It is known to damp pulsations in fluid streams by effectively filtering the frequency of the pulsations. In a gas analyzer, the pulsations have a frequency which is related to the RPM of the pump. Such a filter may include a flow restricter, which is the acoustical equivalent of an electrical resistor, and an expansion chamber, which is the acoustic equivalent of an electrical capacitor. It has been found that it is possible to achieve effective damping of the pump pulsations by either (a) increasing the resistance by increasing the flow restriction, or (b) increasing the volume of the expansion chamber. The relatively large expansion chamber needed to effectively damp the pulsations takes a long time to fill, which leads to a substantial increase in the response time of the measuring system. Most regulations governing gas analyzer systems for automotive exhaust emissions specify maximum response times, and these mandated maximum response times may be exceeded with the large expansion chambers required to effectively damp the pulsations in the gas analyzer system.

SUMMARY OF THE INVENTION

It is a general object of the invention to provide an improved pulse dampening device for fluid flow systems, which avoids the disadvantages of prior devices while affording additional structural and operating advantages.

An important feature of the invention is the provision of a pulse-dampening device of the type set forth which is characterized by a relatively fast response time.

In connection with the foregoing feature, a further feature of the invention is the provision of a device of the type set forth, which utilizes a variable-volume expansion chamber which can increase in volume without a substantial increase in pressure.

In connection with the foregoing features, a further feature of the invention is the provision of a device of the type set forth, which includes an expansion chamber bounded by a flexible and resilient membrane exposed to ambient air.

Still another feature of the invention is the provision of a gas analyzing system incorporating a pulse-dampening device of the type set forth.

Certain ones of these and other features of the invention may be attained by providing a device for dampening pressure surges in a fluid conduit comprising: a housing defining a cavity with an open end and discrete inlet and outlet ports for communication with the conduit, and a flexible and resilient membrane cooperating with the housing to close the open end of the cavity and define an expansion chamber, the membrane having a free outer surface exposed to ambient air.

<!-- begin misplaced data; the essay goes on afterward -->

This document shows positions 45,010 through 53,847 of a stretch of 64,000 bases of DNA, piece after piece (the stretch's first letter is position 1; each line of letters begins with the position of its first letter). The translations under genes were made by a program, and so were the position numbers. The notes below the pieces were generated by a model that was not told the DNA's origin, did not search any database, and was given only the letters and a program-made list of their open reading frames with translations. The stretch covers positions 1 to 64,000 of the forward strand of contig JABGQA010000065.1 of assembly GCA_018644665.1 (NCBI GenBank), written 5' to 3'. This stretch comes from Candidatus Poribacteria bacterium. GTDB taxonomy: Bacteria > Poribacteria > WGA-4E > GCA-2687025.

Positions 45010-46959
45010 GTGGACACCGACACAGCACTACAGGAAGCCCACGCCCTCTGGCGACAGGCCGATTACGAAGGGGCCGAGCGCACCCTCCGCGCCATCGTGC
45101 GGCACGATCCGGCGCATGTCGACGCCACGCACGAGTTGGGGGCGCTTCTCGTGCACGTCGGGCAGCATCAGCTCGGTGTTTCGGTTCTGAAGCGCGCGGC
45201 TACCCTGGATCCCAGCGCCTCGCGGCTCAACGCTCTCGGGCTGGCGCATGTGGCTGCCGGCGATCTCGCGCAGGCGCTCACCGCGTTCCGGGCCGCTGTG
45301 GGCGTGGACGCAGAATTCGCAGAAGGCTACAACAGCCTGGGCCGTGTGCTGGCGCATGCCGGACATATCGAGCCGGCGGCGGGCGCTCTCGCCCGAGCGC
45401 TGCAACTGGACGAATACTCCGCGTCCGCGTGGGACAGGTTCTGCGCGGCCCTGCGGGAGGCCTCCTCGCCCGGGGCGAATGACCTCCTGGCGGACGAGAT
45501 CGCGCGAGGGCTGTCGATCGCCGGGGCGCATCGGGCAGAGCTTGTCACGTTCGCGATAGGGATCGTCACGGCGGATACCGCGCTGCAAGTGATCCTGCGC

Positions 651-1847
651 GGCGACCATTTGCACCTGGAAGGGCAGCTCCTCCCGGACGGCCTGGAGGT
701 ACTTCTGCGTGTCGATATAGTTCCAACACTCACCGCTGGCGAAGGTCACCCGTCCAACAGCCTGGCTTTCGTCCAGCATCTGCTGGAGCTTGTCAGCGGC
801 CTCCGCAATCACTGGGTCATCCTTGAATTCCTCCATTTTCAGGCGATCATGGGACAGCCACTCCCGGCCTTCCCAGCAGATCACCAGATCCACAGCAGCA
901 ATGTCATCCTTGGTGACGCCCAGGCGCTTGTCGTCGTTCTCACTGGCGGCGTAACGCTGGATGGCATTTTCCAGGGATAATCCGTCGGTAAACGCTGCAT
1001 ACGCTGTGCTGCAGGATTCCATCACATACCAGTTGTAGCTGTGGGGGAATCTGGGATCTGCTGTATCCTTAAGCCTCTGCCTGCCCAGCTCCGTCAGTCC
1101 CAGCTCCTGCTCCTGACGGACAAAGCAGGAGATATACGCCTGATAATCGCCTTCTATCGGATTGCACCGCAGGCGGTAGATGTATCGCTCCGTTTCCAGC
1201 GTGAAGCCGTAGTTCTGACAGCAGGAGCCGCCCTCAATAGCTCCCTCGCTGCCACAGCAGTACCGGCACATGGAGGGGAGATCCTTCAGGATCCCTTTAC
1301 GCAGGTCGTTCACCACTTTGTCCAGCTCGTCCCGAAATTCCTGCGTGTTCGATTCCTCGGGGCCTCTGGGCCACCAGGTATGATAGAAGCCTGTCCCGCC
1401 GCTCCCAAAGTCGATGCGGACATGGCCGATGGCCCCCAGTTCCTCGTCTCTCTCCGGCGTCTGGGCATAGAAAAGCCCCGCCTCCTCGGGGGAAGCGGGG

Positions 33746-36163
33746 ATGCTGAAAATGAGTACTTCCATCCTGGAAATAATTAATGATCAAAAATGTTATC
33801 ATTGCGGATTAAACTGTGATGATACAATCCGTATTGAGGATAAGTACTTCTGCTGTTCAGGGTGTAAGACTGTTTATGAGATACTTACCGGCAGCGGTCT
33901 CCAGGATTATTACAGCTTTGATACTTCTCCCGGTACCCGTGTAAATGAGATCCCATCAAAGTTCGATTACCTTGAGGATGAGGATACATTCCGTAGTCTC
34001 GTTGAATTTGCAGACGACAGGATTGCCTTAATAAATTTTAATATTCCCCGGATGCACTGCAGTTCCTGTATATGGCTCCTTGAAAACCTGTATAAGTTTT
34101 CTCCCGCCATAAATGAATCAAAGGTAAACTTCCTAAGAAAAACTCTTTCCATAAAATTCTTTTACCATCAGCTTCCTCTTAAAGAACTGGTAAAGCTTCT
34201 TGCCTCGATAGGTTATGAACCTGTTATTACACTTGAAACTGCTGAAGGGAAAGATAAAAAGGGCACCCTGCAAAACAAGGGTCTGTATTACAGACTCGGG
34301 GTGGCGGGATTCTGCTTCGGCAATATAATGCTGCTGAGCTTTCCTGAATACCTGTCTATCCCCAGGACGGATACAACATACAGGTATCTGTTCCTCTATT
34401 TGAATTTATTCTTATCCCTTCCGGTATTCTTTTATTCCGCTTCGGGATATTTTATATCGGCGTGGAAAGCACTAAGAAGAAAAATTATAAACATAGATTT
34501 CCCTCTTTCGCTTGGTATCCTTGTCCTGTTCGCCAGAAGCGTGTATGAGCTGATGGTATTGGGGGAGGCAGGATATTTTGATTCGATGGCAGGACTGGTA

Other features of the invention may be attained by providing a system for analyzing constituents of exhaust emissions from an internal combustion engine comprising: a conduit adapted to be coupled to the engine for receiving exhaust emissions therefrom, a sensor for sensing a constituent of the emissions, a pump coupled to the conduit for moving the emissions through the conduit to the sensor, and a single expansion chamber coupled in the conduit and defined in part by an unconstrained elastic membrane for dampening pump-induced pulsations in the conduit.

The invention consists of certain novel features and a combination of parts hereinafter fully described, illustrated in the accompanying drawings, and particularly pointed out in the appended claims, it being understood that various changes in the details may be made without departing from the spirit, or sacrificing any of the advantages of the present invention.

BRIEF DESCRIPTION OF THE DRAWINGS

For the purpose of facilitating an understanding of the invention, there is illustrated in the accompanying drawings a preferred embodiment thereof, from an inspection of which, when considered in connection with the following description, the invention, its construction and operation, and many of its advantages should be readily understood and appreciated.

FIG. 1 is a schematic pneumatic diagram of a gas analyzing system for analyzing automotive exhaust emissions, constructed in accordance with and embodying the features of the present invention;

FIG. 2 is an enlarged bottom plan view of the expansion chamber of the system of FIG. 1;

FIG. 3 is a sectional view taken along the line 3--3 in FIG. 2 with the membrane in its rest condition; and

FIG. 4 is a view similar to FIG. 3, illustrating the membrane of the expansion chamber in the expanded condition.